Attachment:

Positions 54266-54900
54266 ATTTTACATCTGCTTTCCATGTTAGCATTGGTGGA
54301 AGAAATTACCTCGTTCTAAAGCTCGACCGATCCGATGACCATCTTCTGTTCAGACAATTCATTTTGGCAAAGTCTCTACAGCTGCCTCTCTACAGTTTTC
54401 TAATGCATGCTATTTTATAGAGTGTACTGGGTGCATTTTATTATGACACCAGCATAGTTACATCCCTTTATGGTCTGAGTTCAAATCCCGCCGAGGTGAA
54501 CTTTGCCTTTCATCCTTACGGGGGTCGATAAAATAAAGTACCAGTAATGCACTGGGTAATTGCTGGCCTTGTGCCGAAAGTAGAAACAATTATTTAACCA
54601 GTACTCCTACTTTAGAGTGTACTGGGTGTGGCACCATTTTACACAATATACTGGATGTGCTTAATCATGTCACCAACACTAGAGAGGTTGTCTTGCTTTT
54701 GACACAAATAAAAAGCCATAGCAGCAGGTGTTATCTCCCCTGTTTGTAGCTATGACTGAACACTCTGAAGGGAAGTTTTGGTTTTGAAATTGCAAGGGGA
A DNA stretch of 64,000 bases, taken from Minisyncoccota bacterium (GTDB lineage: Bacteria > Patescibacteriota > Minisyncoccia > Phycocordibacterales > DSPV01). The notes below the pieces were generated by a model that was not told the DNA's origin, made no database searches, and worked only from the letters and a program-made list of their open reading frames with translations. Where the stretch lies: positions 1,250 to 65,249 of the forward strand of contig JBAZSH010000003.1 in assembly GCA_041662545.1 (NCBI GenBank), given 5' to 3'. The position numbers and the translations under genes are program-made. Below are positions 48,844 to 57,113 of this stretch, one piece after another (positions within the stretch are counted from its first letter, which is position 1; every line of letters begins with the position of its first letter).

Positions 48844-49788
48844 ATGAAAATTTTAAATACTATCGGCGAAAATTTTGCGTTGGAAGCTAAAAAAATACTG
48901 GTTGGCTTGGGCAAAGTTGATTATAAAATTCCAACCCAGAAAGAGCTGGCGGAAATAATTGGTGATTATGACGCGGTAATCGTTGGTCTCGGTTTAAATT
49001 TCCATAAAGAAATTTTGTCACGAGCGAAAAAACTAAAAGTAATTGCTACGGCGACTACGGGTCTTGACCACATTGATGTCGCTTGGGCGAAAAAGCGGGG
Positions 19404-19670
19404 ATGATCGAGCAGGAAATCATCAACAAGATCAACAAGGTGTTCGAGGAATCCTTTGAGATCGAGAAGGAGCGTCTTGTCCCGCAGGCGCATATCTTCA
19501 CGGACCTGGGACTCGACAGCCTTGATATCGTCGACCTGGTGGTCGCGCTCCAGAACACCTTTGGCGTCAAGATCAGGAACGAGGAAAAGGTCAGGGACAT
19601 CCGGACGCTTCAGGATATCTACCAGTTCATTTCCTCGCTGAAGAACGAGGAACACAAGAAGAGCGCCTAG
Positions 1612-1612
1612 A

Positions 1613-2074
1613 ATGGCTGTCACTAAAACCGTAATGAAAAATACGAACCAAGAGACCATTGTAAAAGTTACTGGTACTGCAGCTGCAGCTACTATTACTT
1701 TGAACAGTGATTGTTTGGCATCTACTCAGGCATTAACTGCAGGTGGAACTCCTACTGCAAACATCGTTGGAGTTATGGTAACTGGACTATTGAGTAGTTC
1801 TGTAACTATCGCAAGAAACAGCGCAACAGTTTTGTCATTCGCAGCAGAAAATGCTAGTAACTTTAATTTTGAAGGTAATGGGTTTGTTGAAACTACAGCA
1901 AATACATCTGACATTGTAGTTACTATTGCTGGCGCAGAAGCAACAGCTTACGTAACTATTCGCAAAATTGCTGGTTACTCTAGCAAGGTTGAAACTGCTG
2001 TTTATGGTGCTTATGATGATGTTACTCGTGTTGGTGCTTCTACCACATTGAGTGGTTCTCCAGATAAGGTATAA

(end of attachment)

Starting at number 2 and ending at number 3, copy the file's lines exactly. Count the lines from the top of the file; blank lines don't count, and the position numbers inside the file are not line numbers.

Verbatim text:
54266 ATTTTACATCTGCTTTCCATGTTAGCATTGGTGGA
54301 AGAAATTACCTCGTTCTAAAGCTCGACCGATCCGATGACCATCTTCTGTTCAGACAATTCATTTTGGCAAAGTCTCTACAGCTGCCTCTCTACAGTTTTC